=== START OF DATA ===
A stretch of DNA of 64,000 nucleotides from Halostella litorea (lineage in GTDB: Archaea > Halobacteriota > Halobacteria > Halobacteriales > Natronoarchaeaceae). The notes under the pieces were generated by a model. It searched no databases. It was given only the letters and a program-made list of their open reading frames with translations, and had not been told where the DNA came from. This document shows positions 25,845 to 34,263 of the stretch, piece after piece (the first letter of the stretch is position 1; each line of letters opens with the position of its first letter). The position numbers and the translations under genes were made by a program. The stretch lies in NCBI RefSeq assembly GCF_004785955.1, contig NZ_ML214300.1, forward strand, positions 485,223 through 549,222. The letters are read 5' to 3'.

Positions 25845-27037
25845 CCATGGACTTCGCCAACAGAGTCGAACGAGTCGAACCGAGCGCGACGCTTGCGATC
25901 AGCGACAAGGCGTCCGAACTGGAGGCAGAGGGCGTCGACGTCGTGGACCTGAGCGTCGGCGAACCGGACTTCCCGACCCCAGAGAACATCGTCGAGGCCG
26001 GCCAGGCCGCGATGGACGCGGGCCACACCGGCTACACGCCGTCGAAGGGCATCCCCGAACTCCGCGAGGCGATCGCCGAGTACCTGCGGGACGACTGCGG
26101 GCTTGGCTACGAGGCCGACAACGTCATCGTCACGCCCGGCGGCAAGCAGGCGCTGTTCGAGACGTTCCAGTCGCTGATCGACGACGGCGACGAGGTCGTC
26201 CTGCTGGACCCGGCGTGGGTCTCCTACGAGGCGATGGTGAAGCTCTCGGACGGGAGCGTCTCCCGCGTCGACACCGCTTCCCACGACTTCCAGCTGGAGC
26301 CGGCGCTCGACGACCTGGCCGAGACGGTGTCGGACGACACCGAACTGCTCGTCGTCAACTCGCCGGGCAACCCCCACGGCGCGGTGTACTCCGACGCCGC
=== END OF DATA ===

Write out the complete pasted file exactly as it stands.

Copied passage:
A stretch of DNA of 64,000 nucleotides from Halostella litorea (lineage in GTDB: Archaea > Halobacteriota > Halobacteria > Halobacteriales > Natronoarchaeaceae). The notes under the pieces were generated by a model. It searched no databases. It was given only the letters and a program-made list of their open reading frames with translations, and had not been told where the DNA came from. This document shows positions 25,845 to 34,263 of the stretch, piece after piece (the first letter of the stretch is position 1; each line of letters opens with the position of its first letter). The position numbers and the translations under genes were made by a program. The stretch lies in NCBI RefSeq assembly GCF_004785955.1, contig NZ_ML214300.1, forward strand, positions 485,223 through 549,222. The letters are read 5' to 3'.

Positions 25845-27037
25845 CCATGGACTTCGCCAACAGAGTCGAACGAGTCGAACCGAGCGCGACGCTTGCGATC
25901 AGCGACAAGGCGTCCGAACTGGAGGCAGAGGGCGTCGACGTCGTGGACCTGAGCGTCGGCGAACCGGACTTCCCGACCCCAGAGAACATCGTCGAGGCCG
26001 GCCAGGCCGCGATGGACGCGGGCCACACCGGCTACACGCCGTCGAAGGGCATCCCCGAACTCCGCGAGGCGATCGCCGAGTACCTGCGGGACGACTGCGG
26101 GCTTGGCTACGAGGCCGACAACGTCATCGTCACGCCCGGCGGCAAGCAGGCGCTGTTCGAGACGTTCCAGTCGCTGATCGACGACGGCGACGAGGTCGTC
26201 CTGCTGGACCCGGCGTGGGTCTCCTACGAGGCGATGGTGAAGCTCTCGGACGGGAGCGTCTCCCGCGTCGACACCGCTTCCCACGACTTCCAGCTGGAGC
26301 CGGCGCTCGACGACCTGGCCGAGACGGTGTCGGACGACACCGAACTGCTCGTCGTCAACTCGCCGGGCAACCCCCACGGCGCGGTGTACTCCGACGCCGC